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Cartel case shows not all corporate misbehaviour goes unpunished

Japanse shipping company NYK pleaded guilty to cartel conduct. STRINGER/ Reuters

Cartel case shows not all corporate misbehaviour goes unpunished

A first of its kind Australian conviction of a Japanese company for cartel conduct shows reforms in this area of the law are starting to work and these cases can be prosecuted successfully.

Japanese shipping company, NYK, had been fixing freight rates, rigging bids and dividing markets in shipping cars en route to Australia, over a period of more than three years. The company pleaded guilty to charges relating to this conduct, was fined $25 million by the Federal Court, discounted from $50 million for its contrition and its early cooperation as well as its promise of ongoing cooperation.

This cooperation means its alleged co-conspirators in the cartel – another four foreign shipping companies – are likely to go to court over this as well.

Cartel conduct was made a criminal offence in 2009, after a long and contested debate. Some competition lawyers and academics argued that criminal treatment of cartelists was inappropriate because their conduct was not sufficiently morally reprehensible. Others were concerned about the practical burdens of administering a criminal regime.

But the successful prosecution of this first case, and the damning comments by the judge in particular, will be held up by the Australian Competition and Consumer Commission (ACCC) and many others as a vindication of the reform.

According to the judge in this case, Justice Wigney:

The penalty imposed on NYK should send a powerful message to multinational corporations that conduct business in Australia that anti-competitive conduct will not be tolerated and will be dealt with harshly… [it] should serve as a clear and present warning to others.

The ACCC has long been arguing that this conduct deserves to be treated as criminal. This argument has a fundamental economic rationale.

Cartels distort and may even destroy the competition that drives a free market economy. They deprive consumers and businesses of the benefits and opportunities that competition would otherwise deliver and so strike at the heart of a system crucial to our economic welfare.

In this case, according to the sentencing judge, the cartel freight rates may well have been passed on to Australian consumers in the form of higher prices for the imported vehicles on the relevant shipping routes.

The company in this case, NYK, derived revenue of A$54.9 million and profit of A$15.4 million from the cartel. What’s more, the company’s senior executives appear to have shown a flagrant defiance of the rules, in a way that may be seen as morally objectionable so as to justify treating the conduct as criminal.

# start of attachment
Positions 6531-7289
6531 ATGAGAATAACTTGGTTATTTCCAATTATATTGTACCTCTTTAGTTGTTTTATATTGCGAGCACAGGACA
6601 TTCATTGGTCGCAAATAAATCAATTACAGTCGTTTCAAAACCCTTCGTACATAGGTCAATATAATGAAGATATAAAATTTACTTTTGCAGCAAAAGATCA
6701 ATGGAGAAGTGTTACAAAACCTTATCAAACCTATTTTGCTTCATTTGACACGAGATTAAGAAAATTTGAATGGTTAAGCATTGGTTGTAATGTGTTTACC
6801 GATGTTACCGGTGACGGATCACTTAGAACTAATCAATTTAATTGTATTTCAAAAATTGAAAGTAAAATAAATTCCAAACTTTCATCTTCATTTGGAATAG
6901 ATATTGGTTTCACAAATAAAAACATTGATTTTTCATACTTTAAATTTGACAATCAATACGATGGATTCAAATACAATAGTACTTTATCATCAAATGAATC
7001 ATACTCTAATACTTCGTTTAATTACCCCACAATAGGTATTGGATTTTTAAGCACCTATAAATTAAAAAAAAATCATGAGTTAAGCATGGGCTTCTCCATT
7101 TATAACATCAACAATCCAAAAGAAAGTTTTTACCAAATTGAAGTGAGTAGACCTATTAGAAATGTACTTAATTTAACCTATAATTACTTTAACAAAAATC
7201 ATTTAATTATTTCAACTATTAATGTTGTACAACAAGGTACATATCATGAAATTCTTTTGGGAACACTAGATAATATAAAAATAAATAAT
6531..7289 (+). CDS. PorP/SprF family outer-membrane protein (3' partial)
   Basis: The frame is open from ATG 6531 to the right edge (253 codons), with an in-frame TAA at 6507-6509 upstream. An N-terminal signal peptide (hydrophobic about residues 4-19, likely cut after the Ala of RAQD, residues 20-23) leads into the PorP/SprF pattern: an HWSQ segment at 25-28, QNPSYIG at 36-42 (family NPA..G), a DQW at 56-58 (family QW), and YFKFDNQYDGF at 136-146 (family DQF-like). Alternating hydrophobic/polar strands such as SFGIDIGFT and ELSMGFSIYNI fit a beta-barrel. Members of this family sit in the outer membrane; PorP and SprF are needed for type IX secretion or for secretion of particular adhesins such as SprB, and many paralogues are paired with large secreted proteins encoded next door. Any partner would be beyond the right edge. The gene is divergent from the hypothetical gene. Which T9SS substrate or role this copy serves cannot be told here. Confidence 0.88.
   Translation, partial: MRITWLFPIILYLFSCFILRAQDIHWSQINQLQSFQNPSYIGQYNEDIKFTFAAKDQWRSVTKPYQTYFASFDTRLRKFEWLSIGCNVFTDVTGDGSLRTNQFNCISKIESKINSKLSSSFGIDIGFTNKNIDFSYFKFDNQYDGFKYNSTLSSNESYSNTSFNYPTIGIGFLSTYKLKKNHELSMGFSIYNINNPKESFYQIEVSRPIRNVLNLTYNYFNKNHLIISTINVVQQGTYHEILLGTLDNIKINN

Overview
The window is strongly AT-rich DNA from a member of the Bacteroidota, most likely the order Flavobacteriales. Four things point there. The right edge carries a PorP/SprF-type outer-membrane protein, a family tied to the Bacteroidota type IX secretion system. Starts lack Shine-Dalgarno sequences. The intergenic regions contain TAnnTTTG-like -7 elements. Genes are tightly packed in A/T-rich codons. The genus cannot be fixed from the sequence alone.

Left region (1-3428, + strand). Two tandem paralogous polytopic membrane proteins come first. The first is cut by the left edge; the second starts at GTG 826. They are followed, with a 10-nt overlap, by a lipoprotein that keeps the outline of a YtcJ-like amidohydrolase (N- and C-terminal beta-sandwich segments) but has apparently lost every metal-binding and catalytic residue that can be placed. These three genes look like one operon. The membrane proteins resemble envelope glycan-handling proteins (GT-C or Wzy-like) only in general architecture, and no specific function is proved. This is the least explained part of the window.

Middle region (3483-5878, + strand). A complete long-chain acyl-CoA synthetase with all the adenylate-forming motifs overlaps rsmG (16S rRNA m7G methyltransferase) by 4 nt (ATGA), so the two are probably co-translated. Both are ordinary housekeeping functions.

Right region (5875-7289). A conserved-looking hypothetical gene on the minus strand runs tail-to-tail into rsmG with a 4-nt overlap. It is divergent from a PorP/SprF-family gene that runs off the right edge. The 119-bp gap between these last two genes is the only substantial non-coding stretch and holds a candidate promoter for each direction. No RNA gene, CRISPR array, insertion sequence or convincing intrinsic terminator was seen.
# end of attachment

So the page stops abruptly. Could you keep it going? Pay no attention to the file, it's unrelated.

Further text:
To some extent the outcome also shows that criminal enforcement of anti-cartel laws can work in Australia. More than 30 countries have already criminalised this kind of activity. However, outside of the US, the enforcement record has been patchy at best and in some jurisdictions like the UK, there have been some spectacular failures.

When the Australian regime was enacted in 2009, there were many doubters. The reform required the ACCC to build its capacity to investigate and, in conjunction with the Commonwealth Director of Prosecutions (an agency with which its relations had been strained in the past), prosecute serious crime. There were particular concerns about how the CDPP would apply the ACCC’s immunity policy for cartel conduct - a policy critical to the effective detection and prosecution of this activity.

It remains early days – contested trials involving accused individuals and potentially sceptical juries await. However, the ACCC can be deservedly proud of this result in its first crack at a criminal cartel prosecution

The A$25 million fine is the second largest fine imposed under our competition laws to date (the largest, a fine of A$37 million against the packaging giant Visy, still stands). The size of the fine is significant in various ways.

It was a quarter (and could have been half, had it not been for the company’s cooperation) of the maximum penalty of A$100 million. This would have been 10% of NYK’s annual turnover. The court’s readiness to impose a fine of this magnitude shows courts are lifting the benchmark for financial penalties for anti-competitive conduct.

The news that a large Japanese company has admitted to this type of egregious law-breaking is likely to do nothing to assuage public mistrust of big business and anxiety about the consequences of a globalised economy generally. However, the NYK sentencing should at least provide some assurance that there are public institutions that can and will take action to hold corporate law-breakers to account.

But none of the NYK executives or managers responsible for the conduct were charged, just their employer. There may be several reasons for this, including their location outside of the jurisdiction and possibly also the terms of the cooperation agreement struck between the prosecutors and the company.

If Australia’s criminal laws against cartel conduct are to live up to their potential in punishing but also deterring this type of conduct, individuals also need to be held to account. This will present a further challenge. However, if the handling of the proceedings against the Japanese shipping cartel is any indication, the competition cop would appear more than up to meeting it.